In 1987, BP Exploration (Alaska) Inc. (BPX) began surveying its facilities on the North Slope of Alaska to test for the presence of Naturally Occurring Radioactive Material (NORM). Only one occurrence of NORM in a heat exchanger bundle from a gathering center was found to contain NORM scale at that time. Recent declines in crude oil production from the North Slope oil fields have increased daily quantities of produced water to over 40 million gallons in the Prudhoe Bay Field alone. Regular NORM surveys have continued since 1987 because increases in NORM are generally correlated to increased water production.

In anticipation of a future need for an economical and environmentally sound solution for NORM disposal, BPX and ARCO Alaska, Inc. (ARCO), Co-Operators of the Prudhoe Bay oilfield, began discussions with regulatory agencies and environmental groups to provide a regulatory framework for NORM disposal. The focus of the discussions was to educate both the environmental community and the regulators on the occurrence of NORM, disposal alternatives, and the relative health risks of NORM handling and disposal, compared to other commonly understood health risks faced by our society. This approach created an environment in which rational discussion and decision making prevailed, and ultimately led to approval to dispose of NORM materials either in Class Π wells or in cement slurries to be used in well abandonment procedures. In 1992, BP began disposal of NORM materials via injection after five barrels of the materials were removed from a NORM scale contaminated heat exchanger during cleaning.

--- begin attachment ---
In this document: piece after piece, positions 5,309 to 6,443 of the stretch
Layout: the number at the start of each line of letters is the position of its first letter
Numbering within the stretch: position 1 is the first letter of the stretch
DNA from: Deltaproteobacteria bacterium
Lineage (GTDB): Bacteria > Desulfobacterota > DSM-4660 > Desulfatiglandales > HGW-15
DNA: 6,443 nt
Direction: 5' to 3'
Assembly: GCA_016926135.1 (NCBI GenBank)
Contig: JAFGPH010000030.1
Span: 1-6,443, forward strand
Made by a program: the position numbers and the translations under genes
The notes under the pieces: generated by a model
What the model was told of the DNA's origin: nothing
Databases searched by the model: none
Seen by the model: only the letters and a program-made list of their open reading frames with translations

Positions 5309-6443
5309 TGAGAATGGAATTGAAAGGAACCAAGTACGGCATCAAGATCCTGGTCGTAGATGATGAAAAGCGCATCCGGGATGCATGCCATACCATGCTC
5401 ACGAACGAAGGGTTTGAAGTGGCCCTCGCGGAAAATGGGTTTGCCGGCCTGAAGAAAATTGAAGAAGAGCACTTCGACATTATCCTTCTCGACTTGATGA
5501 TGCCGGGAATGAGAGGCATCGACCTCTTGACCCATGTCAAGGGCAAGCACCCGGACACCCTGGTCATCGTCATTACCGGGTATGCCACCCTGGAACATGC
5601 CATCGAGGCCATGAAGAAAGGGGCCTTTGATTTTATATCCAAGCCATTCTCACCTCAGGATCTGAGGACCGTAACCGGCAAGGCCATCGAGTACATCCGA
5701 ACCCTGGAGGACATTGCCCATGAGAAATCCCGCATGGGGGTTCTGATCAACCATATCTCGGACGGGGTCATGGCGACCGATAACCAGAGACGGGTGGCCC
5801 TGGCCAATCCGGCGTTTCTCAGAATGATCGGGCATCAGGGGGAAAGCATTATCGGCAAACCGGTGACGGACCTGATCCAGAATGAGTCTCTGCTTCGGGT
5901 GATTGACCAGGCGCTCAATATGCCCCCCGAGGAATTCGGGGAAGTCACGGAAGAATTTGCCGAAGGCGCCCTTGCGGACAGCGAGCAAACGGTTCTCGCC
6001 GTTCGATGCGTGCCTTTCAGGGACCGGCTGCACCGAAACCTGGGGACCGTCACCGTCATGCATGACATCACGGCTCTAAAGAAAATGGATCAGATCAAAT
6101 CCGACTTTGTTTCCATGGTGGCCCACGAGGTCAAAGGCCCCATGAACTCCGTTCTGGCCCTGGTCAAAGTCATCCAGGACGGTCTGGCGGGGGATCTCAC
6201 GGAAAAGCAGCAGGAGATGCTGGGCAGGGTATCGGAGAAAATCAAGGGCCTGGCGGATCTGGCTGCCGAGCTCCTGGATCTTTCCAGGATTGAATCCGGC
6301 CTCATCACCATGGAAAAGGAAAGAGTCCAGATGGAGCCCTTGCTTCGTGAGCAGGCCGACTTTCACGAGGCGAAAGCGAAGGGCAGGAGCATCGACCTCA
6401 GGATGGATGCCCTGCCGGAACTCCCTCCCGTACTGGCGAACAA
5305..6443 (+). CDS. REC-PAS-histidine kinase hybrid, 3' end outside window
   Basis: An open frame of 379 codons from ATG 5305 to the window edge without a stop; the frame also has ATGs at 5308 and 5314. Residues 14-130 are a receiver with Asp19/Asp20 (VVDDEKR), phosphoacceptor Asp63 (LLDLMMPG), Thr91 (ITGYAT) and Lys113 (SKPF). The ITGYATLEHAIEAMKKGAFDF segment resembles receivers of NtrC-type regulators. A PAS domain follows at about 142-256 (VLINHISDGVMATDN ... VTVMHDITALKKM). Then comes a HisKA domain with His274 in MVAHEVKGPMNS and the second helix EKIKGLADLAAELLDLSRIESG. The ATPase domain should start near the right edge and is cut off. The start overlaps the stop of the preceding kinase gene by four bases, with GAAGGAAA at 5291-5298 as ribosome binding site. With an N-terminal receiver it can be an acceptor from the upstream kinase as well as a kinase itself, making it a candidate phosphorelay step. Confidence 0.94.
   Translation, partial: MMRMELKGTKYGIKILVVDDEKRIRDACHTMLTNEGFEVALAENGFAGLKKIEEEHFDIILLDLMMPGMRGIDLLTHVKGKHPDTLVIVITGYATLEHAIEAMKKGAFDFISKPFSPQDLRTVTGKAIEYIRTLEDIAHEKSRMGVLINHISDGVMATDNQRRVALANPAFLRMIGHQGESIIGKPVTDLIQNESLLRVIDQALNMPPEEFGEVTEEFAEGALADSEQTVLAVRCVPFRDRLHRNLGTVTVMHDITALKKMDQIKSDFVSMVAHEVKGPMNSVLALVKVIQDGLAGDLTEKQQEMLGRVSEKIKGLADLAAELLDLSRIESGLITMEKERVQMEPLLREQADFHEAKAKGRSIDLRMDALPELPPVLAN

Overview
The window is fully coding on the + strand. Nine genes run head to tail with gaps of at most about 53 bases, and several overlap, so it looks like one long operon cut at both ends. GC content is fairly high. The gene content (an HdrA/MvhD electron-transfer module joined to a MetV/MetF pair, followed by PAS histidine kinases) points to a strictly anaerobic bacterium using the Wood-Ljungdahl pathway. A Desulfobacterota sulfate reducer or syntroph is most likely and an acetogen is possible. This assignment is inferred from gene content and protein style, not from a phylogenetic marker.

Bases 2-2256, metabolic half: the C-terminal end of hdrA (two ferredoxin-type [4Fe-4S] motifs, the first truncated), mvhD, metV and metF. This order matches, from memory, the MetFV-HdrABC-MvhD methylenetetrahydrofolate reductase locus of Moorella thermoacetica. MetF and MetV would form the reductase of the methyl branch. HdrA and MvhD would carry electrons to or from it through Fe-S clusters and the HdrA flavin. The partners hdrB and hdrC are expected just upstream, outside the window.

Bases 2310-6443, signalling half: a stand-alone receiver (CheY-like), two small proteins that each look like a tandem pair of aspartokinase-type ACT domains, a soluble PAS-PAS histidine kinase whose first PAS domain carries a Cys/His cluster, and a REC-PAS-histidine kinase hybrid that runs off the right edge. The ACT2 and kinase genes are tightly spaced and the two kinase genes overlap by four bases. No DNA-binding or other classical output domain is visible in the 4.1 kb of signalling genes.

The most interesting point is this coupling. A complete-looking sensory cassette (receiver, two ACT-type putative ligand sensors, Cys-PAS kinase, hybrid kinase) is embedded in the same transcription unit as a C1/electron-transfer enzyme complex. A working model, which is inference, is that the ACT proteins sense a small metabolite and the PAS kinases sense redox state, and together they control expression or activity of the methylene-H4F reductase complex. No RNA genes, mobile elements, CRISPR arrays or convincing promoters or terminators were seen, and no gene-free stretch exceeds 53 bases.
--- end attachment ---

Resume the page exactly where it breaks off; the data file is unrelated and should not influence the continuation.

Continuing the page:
This paper discusses the decision making process and the geologic conditions which make NORM disposal via injection the most logical solution for NORM disposal in Northern Alaska. The procedures for NORM removal, processing, and injection are also discussed.

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